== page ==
Making a difference

Making a difference

Integrated Effort

Down in the City to help with the implementation of Literacy Plus, a mega project funded by The Rotary Foundation, the eight-member team from Lancaster was busy doing the rounds of different government schools that came under its development schemes and following up on earlier projects.

“People are bound by the same problems of poverty, hunger and want across the globe. We too have our share of homeless people in America and the Rotarians from Bangalore have raised funds to equip a kitchen and shelter there. Our work is reciprocal and as Rotarians what we pool in comes back to the community ten-fold. Being a Rotarian anywhere in the world means that you have a commitment to your community, you enjoy the camaraderie of like minded people in different cultures and you aren’t afraid to give up your personal time to make a difference in the world,” says Tim Fuller, Rotary President of Lancaster West, who was down with his wife Rosa and son Andy to help bring about the implementation of Literacy Plus.

Literacy Plus is an integrated effort to improve the infrastructure in government run schools by providing learning equipment based on the specific needs of each school, proper toilet facilities and a programme that teaches English quickly and effectively called CLE (concentrated language encounter). Many adolescent girls actually drop out of school because of the lack of toilet facilities,” said Rotarian Madhura Chatrapathy.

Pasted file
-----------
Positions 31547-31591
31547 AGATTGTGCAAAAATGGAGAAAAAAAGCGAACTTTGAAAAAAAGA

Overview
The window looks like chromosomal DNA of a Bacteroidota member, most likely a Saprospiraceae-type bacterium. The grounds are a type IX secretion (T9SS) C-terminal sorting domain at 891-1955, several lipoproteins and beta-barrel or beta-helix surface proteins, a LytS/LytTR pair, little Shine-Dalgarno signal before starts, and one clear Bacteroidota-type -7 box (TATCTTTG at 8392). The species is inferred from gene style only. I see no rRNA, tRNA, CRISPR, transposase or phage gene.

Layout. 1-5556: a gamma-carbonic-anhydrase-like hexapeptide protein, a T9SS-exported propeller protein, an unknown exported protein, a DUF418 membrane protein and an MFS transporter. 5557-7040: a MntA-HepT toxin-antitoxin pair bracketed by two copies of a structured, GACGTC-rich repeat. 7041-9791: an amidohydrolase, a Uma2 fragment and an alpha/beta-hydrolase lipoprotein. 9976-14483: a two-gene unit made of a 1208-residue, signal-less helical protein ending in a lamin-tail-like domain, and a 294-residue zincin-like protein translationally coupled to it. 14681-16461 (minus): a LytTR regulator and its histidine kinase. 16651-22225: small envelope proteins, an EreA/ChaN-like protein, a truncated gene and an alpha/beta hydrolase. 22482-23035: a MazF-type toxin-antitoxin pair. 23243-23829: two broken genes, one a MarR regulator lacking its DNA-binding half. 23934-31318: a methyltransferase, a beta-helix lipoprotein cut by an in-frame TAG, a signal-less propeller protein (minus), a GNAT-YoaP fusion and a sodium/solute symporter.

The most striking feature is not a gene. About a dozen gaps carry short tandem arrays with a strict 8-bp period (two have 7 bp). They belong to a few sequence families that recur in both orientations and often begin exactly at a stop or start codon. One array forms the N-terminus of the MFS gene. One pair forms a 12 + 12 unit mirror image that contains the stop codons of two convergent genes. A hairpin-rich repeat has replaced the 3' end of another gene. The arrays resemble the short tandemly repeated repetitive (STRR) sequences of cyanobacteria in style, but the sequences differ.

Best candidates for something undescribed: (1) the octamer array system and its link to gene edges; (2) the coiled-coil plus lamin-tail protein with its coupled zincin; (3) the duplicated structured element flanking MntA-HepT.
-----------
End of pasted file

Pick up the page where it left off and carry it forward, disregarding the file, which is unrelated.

While G S Lakshman, another Rotarian actively involved in several projects added, “Literacy Plus has received nearly 200,000 USD in funding from the International Rotary Foundation and we are working together to ensure that it benefits as many schools and children as possible.”

Training teachers in CLE has proved very effective in teaching language skills to students in a relatively short period of time. Under this method, the student is immersed in the language he is learning to the exclusion of all else and once familiar with the verbal aspect is then taught to read and write. “I was overwhelmed by the encouraging response and feedback on CLE, I received from teachers I met in rural areas,” said Janette Crawford, a Rotarian and educationalist.

With their hectic schedule, there was very little time left over for the group from California to relax and enjoy the sights, sounds and shopping in the City. Nonetheless, the easy warmth that they obviously shared with their fellow Rotarians in Bangalore was an indication of a trip well worth the effort and time well spent.

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